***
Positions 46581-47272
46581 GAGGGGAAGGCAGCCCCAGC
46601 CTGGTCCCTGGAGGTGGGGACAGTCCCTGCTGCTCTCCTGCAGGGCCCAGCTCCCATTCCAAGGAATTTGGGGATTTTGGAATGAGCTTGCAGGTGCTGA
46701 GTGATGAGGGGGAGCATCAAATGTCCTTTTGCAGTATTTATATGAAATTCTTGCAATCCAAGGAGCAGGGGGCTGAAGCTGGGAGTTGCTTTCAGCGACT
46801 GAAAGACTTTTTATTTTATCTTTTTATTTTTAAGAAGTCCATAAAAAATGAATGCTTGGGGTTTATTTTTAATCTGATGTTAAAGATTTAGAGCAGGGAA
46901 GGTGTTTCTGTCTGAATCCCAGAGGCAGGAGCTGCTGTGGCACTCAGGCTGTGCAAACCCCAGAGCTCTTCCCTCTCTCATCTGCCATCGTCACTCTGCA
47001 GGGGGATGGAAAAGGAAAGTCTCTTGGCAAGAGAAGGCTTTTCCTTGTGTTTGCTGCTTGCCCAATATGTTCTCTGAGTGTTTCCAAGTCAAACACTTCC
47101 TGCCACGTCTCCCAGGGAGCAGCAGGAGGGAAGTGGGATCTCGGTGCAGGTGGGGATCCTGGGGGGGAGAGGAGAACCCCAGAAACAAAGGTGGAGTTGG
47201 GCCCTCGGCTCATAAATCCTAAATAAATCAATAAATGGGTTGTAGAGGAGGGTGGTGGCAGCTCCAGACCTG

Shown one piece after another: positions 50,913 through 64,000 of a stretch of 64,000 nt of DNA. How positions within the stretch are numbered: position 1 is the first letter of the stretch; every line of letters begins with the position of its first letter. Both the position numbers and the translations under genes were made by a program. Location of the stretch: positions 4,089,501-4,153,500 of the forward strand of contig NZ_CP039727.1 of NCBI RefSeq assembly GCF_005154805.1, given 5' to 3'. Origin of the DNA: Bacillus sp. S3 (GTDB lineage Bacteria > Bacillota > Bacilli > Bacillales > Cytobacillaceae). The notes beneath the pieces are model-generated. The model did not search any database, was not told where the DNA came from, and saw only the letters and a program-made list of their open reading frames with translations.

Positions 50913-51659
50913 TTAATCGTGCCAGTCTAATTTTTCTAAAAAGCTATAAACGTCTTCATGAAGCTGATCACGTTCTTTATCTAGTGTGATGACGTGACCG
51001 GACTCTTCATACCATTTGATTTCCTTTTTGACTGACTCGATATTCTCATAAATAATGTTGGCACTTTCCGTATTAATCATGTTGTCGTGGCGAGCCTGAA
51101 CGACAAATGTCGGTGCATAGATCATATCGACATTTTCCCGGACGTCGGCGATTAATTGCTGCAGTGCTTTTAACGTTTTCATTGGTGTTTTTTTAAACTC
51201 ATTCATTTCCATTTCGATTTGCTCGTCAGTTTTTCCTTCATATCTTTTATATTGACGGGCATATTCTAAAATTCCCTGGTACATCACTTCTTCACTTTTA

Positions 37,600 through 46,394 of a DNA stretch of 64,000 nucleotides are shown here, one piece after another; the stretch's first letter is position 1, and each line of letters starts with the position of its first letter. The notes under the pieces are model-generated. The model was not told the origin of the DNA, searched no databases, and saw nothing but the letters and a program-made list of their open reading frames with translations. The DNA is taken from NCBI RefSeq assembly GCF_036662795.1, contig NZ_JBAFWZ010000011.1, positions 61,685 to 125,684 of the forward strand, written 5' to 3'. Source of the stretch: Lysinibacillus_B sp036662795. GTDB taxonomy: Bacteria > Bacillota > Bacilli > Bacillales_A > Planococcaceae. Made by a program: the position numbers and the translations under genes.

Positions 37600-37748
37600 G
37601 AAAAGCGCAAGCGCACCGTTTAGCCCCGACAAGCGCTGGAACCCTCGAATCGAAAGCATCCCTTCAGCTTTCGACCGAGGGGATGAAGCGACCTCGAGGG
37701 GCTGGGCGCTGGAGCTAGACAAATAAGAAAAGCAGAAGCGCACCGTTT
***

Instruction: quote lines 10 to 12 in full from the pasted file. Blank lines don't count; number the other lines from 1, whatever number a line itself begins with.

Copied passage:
Shown one piece after another: positions 50,913 through 64,000 of a stretch of 64,000 nt of DNA. How positions within the stretch are numbered: position 1 is the first letter of the stretch; every line of letters begins with the position of its first letter. Both the position numbers and the translations under genes were made by a program. Location of the stretch: positions 4,089,501-4,153,500 of the forward strand of contig NZ_CP039727.1 of NCBI RefSeq assembly GCF_005154805.1, given 5' to 3'. Origin of the DNA: Bacillus sp. S3 (GTDB lineage Bacteria > Bacillota > Bacilli > Bacillales > Cytobacillaceae). The notes beneath the pieces are model-generated. The model did not search any database, was not told where the DNA came from, and saw only the letters and a program-made list of their open reading frames with translations.

Positions 50913-51659
50913 TTAATCGTGCCAGTCTAATTTTTCTAAAAAGCTATAAACGTCTTCATGAAGCTGATCACGTTCTTTATCTAGTGTGATGACGTGACCG